College costs have gone up significantly. 2009 saw low-income families paying $17,404 for college while high-income families were shelling out over $34K. By 2017-2018 low-income families were paying over $28,400.
The average amount saved for college has risen by over 10 percent since 2016.  That’s positive news given the fact that one in five adult Americans has some sort of student loan debt. That adds up to over 44 million people who owe money for their education.
Setting money aside, or investing so that you have enough to pay for college, is something that needs to be done. The facts don’t lie.  Having a college degree increases your earning potential.
Workers who have a college-education earn about $32,000 more every year than a worker who only has a high school diploma. College graduates make a $1 million more over their lifetime than people who don’t have a higher education. They are also less likely to become unemployed, and they weathered the last recession much better than their counterparts who had just a high school diploma.
Going to college is not something that should be taken lightly if there are this many benefits to it. The idea that student loan debt is a scourge might not be entirely accurate.  If you weigh the pros and cons, it seems like having a debt of $38,390 is not as bad as it sounds given the high earning potential that is unlocked by a college education.
Even if you take into account that some owe over $100,000, the amount they will be earning over their lifetime more than makes up for the debt incurred.
Saving will lessen the sting of the debt you’ll need to shoulder. It could eliminate it altogether. If you want to live off the land or become a fisherman, you won’t need a piece of paper that says you went to college.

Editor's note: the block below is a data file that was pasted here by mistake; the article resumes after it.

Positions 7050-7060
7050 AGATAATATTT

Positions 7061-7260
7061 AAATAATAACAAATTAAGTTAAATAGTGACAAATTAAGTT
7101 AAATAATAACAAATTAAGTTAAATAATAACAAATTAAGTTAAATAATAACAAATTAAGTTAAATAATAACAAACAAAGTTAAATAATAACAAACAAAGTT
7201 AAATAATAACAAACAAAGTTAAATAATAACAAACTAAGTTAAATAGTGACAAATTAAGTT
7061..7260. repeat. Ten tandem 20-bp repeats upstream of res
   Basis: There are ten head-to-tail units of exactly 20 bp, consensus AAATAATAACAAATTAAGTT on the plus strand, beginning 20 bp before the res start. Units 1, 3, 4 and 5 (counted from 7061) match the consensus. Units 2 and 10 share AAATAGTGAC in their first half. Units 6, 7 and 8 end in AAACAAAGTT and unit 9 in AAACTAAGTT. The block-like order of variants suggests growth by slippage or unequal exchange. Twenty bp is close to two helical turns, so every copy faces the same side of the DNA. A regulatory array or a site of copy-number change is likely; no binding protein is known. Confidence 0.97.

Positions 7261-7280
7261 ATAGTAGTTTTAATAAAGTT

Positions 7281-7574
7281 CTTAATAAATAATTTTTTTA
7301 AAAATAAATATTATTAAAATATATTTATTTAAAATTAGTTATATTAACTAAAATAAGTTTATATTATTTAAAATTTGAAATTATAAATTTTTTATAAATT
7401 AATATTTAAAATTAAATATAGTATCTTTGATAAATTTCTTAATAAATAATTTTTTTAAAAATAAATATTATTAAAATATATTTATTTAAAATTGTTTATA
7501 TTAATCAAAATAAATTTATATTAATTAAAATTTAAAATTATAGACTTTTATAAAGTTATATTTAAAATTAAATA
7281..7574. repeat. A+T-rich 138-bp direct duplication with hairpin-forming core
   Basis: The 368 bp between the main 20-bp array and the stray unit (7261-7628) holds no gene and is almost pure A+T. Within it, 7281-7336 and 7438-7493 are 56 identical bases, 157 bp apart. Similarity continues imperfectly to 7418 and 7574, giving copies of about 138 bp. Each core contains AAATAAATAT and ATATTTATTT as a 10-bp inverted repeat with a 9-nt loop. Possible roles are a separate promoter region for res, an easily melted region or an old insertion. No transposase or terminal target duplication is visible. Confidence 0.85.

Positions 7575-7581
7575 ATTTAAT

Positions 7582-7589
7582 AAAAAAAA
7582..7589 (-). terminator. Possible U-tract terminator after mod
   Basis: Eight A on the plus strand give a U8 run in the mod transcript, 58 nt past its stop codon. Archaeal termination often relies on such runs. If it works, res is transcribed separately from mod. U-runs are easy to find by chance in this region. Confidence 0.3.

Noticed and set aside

If you are entering the workforce and looking for a career, like most modern Americans, saving for college and getting a degree is not just a good idea, it’s almost impossible to deny the good it will do you over your lifetime.
Material contained in this article is provided for information purposes only and is not intended to be used in connection with the evaluation of any investments offered by David Lerner Associates, Inc. This material does not constitute an offer or recommendation to buy or sell securities and should not be considered in connection with the purchase or sale of securities.
To the extent that this material concerns tax matters, it is not intended or written to be used, and cannot be used, by a taxpayer for the purpose of avoiding penalties that may be imposed by law.
Each taxpayer should seek independent advice from a tax professional based on his or her individual circumstances.
These materials are provided for general information and educational purposes based upon publicly available information from sources believed to be reliable-- we cannot assure the accuracy or completeness of these materials. The information in these materials may change at any time and without notice.
David Lerner Associates does not provide tax or legal advice. The information presented here is not specific to any individual's personal circumstances. Member FINRA & SIPC